Infrastructure vs. Interface

Christopher James Halse Rogers chalserogers at
Thu Jul 2 22:21:53 UTC 2009

On Thu, 2009-07-02 at 13:40 -0500, Patrick Goetz wrote:
> One area where I agree that there is considerable room for improvement 
> and something that would have to be fixed in order for your idea to work 
> is package dependencies. Currently most people use stuff like debhelper 
> to build packages, which means AFAIK that dependencies are set against 
> the currently installed packages on the machine on which the package is 
> being built, which usually translates into dependencies that are 
> stricter than they need to be.  In the Real World(tm) I often find 
> myself working on a project where I must have feature X in application 
> Z, which is only available in version N+1, while version N is available 
> in the installed distro.  No problem; I go to the package pool for 
> distro-newer, grab version N+1 of application Z and try to dpkg -i it, 
> only to be told something like "unmet dependencies:  this program 
> requires libncurses_5.7.1.2 and you only have libncurses_5.7.1.1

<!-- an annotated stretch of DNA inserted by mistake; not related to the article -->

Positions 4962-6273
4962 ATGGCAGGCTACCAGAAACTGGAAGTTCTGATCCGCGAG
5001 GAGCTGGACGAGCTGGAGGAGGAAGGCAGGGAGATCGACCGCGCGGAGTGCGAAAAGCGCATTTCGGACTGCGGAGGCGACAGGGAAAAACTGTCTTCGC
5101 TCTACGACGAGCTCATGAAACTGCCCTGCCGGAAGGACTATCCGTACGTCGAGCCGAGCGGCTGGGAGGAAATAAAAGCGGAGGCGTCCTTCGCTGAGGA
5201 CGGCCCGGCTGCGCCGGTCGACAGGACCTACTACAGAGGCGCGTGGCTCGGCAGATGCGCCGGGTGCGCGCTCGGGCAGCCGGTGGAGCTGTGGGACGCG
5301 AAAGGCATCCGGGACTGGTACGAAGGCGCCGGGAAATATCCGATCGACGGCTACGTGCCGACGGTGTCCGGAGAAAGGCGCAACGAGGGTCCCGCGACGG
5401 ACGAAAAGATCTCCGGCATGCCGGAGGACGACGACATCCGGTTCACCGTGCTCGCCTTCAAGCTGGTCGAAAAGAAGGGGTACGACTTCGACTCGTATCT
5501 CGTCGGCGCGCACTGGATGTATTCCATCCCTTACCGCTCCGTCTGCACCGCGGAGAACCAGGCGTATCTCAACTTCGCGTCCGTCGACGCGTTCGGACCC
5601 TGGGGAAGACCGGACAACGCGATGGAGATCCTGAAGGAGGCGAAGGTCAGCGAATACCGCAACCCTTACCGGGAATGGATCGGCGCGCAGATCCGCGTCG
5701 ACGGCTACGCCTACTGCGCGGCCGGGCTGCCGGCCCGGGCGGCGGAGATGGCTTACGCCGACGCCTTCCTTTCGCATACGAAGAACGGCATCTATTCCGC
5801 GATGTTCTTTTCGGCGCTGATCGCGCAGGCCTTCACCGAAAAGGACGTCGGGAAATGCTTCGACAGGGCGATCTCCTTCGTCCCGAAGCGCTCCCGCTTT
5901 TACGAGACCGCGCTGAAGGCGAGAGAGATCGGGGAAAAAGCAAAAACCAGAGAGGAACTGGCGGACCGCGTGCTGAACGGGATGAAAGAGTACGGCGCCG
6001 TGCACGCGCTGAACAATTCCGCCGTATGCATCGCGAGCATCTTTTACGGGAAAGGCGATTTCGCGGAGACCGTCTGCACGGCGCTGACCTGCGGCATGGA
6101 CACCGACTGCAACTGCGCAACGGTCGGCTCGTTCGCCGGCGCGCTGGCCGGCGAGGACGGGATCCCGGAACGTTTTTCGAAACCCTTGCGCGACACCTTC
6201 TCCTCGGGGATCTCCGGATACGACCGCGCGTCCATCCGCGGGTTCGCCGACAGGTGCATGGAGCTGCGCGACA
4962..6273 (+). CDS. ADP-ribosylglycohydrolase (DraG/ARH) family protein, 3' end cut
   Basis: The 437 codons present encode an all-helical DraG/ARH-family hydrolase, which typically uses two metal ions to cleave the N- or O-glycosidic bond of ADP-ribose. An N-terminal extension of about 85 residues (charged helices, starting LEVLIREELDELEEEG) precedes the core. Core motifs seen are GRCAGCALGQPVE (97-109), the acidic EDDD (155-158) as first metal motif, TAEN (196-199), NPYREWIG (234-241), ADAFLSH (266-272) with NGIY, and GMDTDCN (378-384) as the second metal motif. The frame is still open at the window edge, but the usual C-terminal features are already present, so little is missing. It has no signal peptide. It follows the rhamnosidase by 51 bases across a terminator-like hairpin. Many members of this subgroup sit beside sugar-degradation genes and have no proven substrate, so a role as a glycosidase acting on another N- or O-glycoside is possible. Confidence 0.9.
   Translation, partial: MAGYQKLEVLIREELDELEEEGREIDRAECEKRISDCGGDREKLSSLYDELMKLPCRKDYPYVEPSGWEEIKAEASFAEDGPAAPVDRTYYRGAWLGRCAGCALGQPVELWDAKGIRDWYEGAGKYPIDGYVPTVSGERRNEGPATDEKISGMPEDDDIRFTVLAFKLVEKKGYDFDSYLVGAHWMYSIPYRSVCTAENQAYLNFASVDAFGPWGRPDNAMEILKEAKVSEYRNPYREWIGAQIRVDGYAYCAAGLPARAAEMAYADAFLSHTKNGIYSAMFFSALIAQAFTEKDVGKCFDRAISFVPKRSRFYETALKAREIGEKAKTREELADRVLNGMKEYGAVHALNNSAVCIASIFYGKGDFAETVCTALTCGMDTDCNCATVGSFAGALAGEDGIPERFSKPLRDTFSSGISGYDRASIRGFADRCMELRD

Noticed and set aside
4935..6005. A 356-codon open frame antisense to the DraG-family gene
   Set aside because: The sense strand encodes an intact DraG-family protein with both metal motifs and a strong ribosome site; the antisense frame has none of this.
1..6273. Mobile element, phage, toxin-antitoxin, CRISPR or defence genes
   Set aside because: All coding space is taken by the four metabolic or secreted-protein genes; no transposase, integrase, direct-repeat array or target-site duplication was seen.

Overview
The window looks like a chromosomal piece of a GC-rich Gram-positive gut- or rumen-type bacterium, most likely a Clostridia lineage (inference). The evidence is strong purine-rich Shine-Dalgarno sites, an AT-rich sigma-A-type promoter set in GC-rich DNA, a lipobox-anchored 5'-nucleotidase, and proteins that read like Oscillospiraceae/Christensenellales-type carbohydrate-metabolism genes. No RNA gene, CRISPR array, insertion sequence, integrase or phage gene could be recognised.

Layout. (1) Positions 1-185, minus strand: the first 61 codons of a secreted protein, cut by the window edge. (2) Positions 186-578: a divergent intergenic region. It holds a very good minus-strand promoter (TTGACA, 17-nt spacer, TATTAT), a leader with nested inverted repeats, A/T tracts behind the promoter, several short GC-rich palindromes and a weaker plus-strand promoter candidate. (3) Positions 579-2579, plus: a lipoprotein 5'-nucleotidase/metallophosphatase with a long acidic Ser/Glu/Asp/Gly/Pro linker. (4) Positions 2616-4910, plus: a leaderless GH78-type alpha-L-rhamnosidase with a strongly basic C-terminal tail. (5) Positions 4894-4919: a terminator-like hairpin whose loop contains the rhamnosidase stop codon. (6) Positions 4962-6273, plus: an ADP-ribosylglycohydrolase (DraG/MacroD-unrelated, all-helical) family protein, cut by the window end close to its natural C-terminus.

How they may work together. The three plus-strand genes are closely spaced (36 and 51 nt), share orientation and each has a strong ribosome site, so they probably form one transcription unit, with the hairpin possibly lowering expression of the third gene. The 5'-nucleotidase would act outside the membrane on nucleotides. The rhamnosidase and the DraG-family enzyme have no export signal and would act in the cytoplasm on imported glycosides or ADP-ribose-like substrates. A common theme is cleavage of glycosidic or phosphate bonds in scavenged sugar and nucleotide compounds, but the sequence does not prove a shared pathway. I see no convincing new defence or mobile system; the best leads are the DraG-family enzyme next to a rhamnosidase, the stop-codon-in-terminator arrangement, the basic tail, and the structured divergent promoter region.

> installed."  For reals?  Sorry, I'm skeptical.  Of course I can download 
> the source package and use dpkg-buildpackage, but at this point you lose 
> about 90%+ of whatever users were still left trying to solve their 
> problem in a somewhat sane fashion.

The premise here is inaccurate: packages don't pick up versioned library
dependencies based on the installed version.  The observation is
accurate, though - the versions can be unnecessarily strict.  

The versioned library dependency information is taken from the shlibs
file provided by the library package.  This is meant to have the version
bumped each time new interfaces are added - otherwise the dependency
would be incorrect.  This is unnecessarily strict, in that if the
application doesn't link to any of these new interfaces it still gets a
versioned dependency against the most recent package that added

dpkg has fairly recently grown a different dependency mechanism, based
on versioning the actual ABI symbols; that allows less conservative
versioning of dependencies while still providing correct dependencies.
This still requires manual work, and isn't mandatory, so not all
libraries are going to use symbol files anytime soon.
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